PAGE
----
New AED Legislation in California


California

Sudden cardiac arrest affects nearly 10,000 youth nationally per year according to the American Heart Association, while the National Center for Catastrophic Sport Injury Research reports that more student athletes die annually from sudden cardiac arrest than from sport-related trauma. As a result, more and more states are enacting AED legislation.

California Assembly Bill 2009 Requires AEDs at Interscholastic Athletic Programs by July 1, 2019

Joining several other states that have enacted some form of AED legislation pertaining to schools, California has established new requirements for public and charter schools that offer interscholastic athletic programs.

  • Mandates at least one automated external defibrillator (AED) be present on campus and accessible to authorized personnel during interscholastic athletic events or activities by July 1, 2019.
  • Requires a written emergency action plan that directs the use of the AED, and to have policies that protect school district employees from liability for providing emergency care.
  • Ensures AEDs are available to athletic trainers and coaches and other authorized individuals at athletic programs, on-campus activities, and events.
  • Ensures AEDs are registered and inspected and maintained according to the manufacturer’s specifications, including, at a minimum, biannual testing and after each use.

Seconds Count with Cardiac Arrest

Sudden cardiac arrest causes more than 350,000 deaths every year, and while it is largely an issue for older adults, the syndrome is also among the leading causes of death among young athletes.

According to the bill’s author, Assemblyman Brian Maienschein -San Diego, 42 young athletes in California died while engaged in physical activity between 2009 and 2011, and among those cases where a cause of death was released, 68 percent were attributed to sudden cardiac arrest.

“Although SCA can occur at any time, vigorous exercise appears to act as a trigger, making SCA more common during athletic practices and games,” Maienschein said in a statement. “SCA is the leading cause of death in athletes during exercise and usually results from intrinsic cardiac conditions that are triggered by vigorous exercise.”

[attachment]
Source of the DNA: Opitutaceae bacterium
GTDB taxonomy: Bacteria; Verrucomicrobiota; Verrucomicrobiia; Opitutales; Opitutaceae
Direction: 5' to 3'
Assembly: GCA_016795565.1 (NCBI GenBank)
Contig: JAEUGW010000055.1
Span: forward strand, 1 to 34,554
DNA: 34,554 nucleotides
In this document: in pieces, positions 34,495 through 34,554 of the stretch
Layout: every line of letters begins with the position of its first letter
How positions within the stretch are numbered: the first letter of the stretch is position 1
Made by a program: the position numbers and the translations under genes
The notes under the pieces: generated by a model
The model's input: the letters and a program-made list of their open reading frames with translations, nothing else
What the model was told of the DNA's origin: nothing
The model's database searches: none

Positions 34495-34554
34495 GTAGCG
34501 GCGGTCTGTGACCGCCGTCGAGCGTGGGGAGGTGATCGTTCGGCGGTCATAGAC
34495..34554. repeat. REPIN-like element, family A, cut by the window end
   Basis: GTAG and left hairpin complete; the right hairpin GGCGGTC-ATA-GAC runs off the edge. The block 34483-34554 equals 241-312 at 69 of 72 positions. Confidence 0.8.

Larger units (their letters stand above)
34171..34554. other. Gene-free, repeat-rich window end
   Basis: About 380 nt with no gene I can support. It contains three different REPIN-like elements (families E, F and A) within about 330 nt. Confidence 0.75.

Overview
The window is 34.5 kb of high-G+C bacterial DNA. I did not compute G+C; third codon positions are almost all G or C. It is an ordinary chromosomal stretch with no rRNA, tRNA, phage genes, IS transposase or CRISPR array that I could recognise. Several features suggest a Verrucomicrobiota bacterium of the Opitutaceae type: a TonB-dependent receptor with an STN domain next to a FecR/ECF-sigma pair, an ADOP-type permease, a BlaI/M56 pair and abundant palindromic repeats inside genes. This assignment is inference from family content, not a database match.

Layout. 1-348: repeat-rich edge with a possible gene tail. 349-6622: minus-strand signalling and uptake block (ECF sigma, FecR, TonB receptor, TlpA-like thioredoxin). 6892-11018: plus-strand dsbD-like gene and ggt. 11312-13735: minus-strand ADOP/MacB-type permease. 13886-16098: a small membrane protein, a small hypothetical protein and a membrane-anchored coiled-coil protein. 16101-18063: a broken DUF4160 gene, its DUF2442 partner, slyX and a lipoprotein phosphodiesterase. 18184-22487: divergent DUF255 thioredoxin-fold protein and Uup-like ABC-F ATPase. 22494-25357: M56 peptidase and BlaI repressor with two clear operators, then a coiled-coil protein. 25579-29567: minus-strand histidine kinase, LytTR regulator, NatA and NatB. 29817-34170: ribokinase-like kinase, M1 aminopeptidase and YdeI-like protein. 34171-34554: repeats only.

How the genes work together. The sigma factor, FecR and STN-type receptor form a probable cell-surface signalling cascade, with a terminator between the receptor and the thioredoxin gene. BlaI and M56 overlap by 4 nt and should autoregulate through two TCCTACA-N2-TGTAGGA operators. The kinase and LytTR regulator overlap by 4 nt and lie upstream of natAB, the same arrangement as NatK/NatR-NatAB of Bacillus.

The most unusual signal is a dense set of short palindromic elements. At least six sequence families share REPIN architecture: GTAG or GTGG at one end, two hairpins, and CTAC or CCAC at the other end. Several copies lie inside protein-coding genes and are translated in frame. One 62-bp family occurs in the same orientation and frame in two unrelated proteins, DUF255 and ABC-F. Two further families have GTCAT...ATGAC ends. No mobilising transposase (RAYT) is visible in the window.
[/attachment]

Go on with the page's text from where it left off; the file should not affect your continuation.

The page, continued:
“If automated external defibrillators are more readily available for authorized personnel to use, the lives of more student athletes and spectators will be saved,” he said.

He adds that while almost every coach in California has been trained to use the AED, only about 75 percent of high schools have the machines. The chances of survival are close to 90 percent if a deliberator is used within the first minute of collapse. After that, chances of surviving rapidly decline.

American Heart Association Recommended Protocol

The American Heart Association already has a recommended protocol for schools to create a cardiac emergency response plan:

  • Identification of one or more cardiac emergency response teams trained to respond quickly in case of medical emergencies;
  • Strategic placement and routine maintenance of AEDs, ideally to ensure that an AED is readily accessible so that a rescuer can retrieve it and deliver a shock within three minutes of collapse;
  • Dissemination of the plan throughout the school campus;
  • Ongoing staff training in CPR and AED use;
  • Regular drills throughout the school year to ensure school staff are prepared to respond to medical emergencies;
  • Working with local emergency responders to ensure the plan is integrated into community emergency response protocols; and
  • Annual review and evaluation of the plan.

Full text of the Bill can be found here.

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